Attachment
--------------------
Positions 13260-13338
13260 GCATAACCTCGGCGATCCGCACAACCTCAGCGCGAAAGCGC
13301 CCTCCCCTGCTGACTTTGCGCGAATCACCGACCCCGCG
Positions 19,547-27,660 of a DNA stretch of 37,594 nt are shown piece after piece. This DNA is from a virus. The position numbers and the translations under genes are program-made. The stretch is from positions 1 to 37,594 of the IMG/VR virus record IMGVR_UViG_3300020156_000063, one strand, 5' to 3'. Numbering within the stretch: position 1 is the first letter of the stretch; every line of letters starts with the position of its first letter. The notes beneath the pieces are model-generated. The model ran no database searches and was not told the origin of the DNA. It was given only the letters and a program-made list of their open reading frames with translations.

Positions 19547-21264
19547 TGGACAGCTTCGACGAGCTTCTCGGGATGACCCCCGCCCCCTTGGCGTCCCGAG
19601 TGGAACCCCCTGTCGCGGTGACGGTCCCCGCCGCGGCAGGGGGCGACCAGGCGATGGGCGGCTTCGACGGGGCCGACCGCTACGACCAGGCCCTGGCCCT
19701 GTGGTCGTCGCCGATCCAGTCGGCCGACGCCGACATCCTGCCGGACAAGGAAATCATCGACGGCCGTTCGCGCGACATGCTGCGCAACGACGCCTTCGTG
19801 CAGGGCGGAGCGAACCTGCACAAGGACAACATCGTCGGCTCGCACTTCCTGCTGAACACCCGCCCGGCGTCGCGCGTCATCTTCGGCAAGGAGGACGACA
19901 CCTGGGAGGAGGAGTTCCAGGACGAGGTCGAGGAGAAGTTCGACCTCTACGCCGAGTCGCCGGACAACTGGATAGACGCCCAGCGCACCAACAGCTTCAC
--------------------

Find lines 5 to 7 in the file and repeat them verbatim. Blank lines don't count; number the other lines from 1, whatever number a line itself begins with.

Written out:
Positions 19547-21264
19547 TGGACAGCTTCGACGAGCTTCTCGGGATGACCCCCGCCCCCTTGGCGTCCCGAG
19601 TGGAACCCCCTGTCGCGGTGACGGTCCCCGCCGCGGCAGGGGGCGACCAGGCGATGGGCGGCTTCGACGGGGCCGACCGCTACGACCAGGCCCTGGCCCT